8. Keep Devices Updated

Regularly updating your devices is crucial for safeguarding against malware, software bugs, and zero-day exploits. These updates not only enhance the performance of your devices but also patch security vulnerabilities. After updating, review your device and app privacy permissions to ensure they align with your preferences. Remember, maintaining up-to-date software is an essential part of your overall cybersecurity strategy.

9. Delete Unused Apps

Over time, we accumulate numerous apps that we no longer use. It’s important to regularly review your installed apps and delete those that are no longer necessary. Not only does this declutter your device, but it also reduces the potential attack surface for malicious actors. Websites like Just Delete Me can assist in identifying accounts associated with unused apps and services, simplifying the account deletion process.

10. Securely Dispose of Old Hardware

When replacing old hardware, it’s crucial to ensure that no sensitive data remains on the devices. Hard disk drives (HDDs) store data magnetically and require proper disposal to prevent unauthorized access. A reliable method involves combining digital and physical tools to wipe the HDDs completely. For absolute certainty, physically rendering the drive unusable, such as by physically destroying it, ensures no trace of data remains.

11. Prioritize HTTPS Connections

When browsing the web, ensure that websites use HTTPS encryption (indicated by the green lock symbol in the browser bar). This encryption secures the data exchanged between your browser and the website’s server, protecting it from eavesdropping and tampering. Most websites today offer HTTPS by default, but it’s essential to remain vigilant and verify the presence of HTTPS before submitting sensitive information.

12. Exercise Caution on Public Wi-Fi

Public Wi-Fi networks are convenient for accessing the internet on the go. However, connecting to unsecured public Wi-Fi hotspots can expose your online activities to potential threats. Whenever possible, use a virtual private network (VPN) to encrypt your internet traffic and protect your data from prying eyes. If a VPN isn’t available, consider relying on your cellular data connection or refrain from submitting sensitive information while connected to public Wi-Fi networks.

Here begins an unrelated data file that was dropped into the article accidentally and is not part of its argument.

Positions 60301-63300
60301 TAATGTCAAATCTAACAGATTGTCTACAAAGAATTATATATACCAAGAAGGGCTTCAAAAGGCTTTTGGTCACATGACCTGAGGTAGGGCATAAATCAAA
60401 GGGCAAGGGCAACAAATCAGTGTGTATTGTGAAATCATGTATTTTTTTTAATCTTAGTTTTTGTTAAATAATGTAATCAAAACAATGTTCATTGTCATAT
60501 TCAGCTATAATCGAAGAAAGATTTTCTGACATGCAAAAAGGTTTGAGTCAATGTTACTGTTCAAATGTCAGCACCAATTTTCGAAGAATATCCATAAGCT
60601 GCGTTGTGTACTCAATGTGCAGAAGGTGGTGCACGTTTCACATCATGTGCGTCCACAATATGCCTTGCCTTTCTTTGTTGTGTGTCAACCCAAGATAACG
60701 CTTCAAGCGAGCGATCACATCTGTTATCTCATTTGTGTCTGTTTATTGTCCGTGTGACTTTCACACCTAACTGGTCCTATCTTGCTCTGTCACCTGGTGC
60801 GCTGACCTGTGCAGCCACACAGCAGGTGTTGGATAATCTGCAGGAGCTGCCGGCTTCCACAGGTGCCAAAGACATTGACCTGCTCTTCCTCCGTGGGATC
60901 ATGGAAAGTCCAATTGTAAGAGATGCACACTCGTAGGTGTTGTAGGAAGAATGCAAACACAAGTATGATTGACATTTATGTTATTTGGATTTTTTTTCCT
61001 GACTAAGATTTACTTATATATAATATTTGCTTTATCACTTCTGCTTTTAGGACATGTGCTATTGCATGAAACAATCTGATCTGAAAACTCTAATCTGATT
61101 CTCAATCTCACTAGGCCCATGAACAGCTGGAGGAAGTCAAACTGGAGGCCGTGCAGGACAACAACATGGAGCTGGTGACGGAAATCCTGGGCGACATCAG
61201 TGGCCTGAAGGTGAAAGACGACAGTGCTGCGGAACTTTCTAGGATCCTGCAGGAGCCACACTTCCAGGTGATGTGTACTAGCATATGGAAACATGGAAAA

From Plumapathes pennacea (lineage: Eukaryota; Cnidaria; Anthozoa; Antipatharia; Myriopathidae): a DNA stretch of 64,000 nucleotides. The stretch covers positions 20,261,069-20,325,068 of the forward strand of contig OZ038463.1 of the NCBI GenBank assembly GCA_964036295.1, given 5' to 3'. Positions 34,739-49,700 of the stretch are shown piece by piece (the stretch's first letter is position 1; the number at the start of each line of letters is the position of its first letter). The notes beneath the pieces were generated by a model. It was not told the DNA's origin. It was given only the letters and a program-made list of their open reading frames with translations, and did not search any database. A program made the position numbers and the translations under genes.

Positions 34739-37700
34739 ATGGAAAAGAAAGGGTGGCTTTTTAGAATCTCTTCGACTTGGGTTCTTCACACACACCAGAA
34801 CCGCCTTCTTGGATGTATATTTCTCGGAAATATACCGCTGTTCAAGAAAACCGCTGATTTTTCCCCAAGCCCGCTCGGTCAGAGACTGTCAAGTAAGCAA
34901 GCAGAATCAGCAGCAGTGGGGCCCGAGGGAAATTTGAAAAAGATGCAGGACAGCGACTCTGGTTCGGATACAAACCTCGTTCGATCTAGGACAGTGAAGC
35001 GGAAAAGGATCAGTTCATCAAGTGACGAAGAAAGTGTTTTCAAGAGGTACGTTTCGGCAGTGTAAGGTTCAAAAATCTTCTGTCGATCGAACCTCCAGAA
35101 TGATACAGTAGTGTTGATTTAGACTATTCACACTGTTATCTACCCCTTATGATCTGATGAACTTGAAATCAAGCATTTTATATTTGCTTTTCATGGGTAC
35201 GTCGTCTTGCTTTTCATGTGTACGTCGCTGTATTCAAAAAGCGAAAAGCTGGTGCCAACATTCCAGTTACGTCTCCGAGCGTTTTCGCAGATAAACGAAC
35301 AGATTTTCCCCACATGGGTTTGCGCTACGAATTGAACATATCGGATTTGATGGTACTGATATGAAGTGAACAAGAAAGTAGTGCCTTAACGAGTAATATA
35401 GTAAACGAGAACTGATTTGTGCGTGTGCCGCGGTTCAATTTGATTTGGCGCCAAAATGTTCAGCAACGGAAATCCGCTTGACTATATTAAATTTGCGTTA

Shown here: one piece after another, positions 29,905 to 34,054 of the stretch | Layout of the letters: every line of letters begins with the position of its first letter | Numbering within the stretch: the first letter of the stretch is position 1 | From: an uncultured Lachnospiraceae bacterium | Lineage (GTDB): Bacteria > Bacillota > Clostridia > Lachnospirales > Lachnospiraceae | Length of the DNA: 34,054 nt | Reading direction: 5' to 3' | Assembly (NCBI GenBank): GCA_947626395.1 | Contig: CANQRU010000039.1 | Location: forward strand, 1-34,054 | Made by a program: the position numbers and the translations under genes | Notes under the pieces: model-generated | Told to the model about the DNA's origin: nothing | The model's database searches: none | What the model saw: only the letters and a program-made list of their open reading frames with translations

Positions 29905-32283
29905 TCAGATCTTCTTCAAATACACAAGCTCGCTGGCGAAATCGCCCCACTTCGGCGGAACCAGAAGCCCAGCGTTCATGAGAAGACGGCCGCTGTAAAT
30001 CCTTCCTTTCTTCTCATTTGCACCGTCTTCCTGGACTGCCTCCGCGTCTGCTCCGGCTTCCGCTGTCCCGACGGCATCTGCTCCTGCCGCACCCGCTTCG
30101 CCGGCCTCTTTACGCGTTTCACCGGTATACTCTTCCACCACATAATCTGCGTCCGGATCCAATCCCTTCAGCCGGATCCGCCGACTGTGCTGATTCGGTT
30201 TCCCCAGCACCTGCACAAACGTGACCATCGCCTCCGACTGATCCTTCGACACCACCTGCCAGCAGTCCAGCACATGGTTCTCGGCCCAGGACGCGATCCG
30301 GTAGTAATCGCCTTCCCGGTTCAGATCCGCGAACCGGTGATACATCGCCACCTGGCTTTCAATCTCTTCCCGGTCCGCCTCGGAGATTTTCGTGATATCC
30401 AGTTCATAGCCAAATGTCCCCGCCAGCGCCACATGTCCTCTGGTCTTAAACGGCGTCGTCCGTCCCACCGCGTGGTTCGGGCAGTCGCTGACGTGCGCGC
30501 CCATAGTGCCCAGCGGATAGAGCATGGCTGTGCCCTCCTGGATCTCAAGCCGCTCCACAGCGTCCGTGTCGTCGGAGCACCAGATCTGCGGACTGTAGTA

13. Limit Online Oversharing

Social media platforms have become a part of our daily lives, but oversharing personal information can compromise your privacy and security. Be mindful of the information you share online, including your whereabouts, activities, and personal details. Review your privacy settings on social media platforms and consider making your posts private or deleting them altogether if they reveal too much information. Understanding the principles of phishing and social engineering can also help protect yourself from potential threats.

14. Cybersecurity Resolutions: Think Before You Click

Phishing attacks remain a common method employed by cybercriminals to steal sensitive information. Educate yourself on how to identify phishing attempts and question requests for passwords or credit card information. By practicing caution and critically evaluating the legitimacy of emails and messages, you can minimize the risk of falling victim to these scams.

2024 presents a new opportunity to enhance your cybersecurity posture. By adopting these resolutions and implementing robust security practices, you can navigate the digital landscape with confidence. Remember, cybersecurity is an ongoing process that requires constant vigilance and adaptation. Stay informed, stay secure, and have a safe digital journey in the year ahead!

What are your New Year’s resolutions for 2024?